Olive oil, the ‘great healer’

Olive oil, the ‘great healer’

The ancients loved their olive oil. The Greek writer Homer of Iliad and Odyssey fame called it “liquid gold.” It was used to anoint the dead and the heads of kings, besides more pedestrian applications in cooking. One reason why it was so coveted by the old world? Its supposed medicinal qualities.

Indeed, physicians in antiquity prescribed it to treat fevers, hair loss, nausea, ulcers, wounds and even flatulence. Hippocrates, the father of medicine, described olive oil as “the great healer.”

Turns out, Hippocrates might have been onto something.

A study out of Harvard University’s public health college found that olive oil might substantially lower the risk of premature death. An analysis of health and dietary data collected from more than 90,000 people found that heavy olive oil consumers had a 19% lower risk of total mortality. These are folks who consumed more than seven grams of liquid gold a day.

The olive oil crowd also lowered their risk of dying of several diseases. They had a 19% lower risk of dying from cardiovascular disease, 17% lower risk of dying from cancer and a 29% lower risk of dying from a neurodegenerative disease.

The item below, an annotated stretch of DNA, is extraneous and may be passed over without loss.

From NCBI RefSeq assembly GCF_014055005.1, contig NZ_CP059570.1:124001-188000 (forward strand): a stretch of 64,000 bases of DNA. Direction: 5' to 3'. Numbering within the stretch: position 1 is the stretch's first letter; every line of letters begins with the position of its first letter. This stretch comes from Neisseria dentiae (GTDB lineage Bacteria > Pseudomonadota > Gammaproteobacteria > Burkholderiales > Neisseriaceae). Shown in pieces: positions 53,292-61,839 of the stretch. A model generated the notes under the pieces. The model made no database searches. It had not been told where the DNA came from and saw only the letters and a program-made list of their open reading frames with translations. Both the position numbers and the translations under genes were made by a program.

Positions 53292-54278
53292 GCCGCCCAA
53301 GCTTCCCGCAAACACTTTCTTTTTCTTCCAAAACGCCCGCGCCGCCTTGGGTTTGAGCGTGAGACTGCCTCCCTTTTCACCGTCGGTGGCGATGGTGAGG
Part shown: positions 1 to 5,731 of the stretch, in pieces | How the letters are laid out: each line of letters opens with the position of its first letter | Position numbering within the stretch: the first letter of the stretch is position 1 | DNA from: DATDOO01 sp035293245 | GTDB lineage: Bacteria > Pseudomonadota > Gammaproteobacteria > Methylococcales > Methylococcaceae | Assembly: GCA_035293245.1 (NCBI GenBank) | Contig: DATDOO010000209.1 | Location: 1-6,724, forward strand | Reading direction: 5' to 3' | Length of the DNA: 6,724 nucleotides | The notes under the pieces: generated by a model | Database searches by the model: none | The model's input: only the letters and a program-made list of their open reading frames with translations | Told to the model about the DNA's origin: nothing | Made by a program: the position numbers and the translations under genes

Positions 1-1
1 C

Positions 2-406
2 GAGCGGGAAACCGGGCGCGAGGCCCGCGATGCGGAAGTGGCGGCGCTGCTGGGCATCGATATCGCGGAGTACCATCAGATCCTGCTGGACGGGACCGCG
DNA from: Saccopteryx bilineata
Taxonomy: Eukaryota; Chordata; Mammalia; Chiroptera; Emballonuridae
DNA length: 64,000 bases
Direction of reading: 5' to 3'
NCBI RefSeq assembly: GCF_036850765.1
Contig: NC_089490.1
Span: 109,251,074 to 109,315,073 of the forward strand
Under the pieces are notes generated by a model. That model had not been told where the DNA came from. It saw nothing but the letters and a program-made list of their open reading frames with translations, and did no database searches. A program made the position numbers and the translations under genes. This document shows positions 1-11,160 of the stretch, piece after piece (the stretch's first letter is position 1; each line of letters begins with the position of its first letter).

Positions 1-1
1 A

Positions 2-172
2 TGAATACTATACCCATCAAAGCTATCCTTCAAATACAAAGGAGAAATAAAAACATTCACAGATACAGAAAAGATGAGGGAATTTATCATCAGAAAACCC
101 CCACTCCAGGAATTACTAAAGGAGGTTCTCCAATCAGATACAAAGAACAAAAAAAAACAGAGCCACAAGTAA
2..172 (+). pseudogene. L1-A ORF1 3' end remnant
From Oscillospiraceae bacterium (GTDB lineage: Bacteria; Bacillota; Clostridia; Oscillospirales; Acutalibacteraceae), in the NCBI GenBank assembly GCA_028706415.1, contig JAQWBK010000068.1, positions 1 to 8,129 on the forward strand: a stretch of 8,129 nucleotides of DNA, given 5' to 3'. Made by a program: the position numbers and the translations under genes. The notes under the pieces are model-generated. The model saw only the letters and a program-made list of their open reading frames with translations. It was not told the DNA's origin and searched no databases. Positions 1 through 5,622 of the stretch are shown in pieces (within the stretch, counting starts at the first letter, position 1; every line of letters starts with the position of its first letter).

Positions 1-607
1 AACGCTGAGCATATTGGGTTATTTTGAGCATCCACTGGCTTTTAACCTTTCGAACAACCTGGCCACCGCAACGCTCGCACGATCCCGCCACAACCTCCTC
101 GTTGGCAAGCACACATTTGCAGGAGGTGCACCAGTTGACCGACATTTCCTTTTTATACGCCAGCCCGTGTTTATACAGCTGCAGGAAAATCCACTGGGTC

Researchers, who tracked data gathered over nearly 30 years, described their analysis as the first long-term observational study of its kind.

Compared with ingesting margarine, butter, mayonnaise or dairy fat, olive oil consumption was also associated with a lower risk of premature death.

Investigators say clinicians might encourage their patients to replace some fats, like butter and margarine, with olive oil. The current study, however, is silent on the question of whether it cures flatulence.


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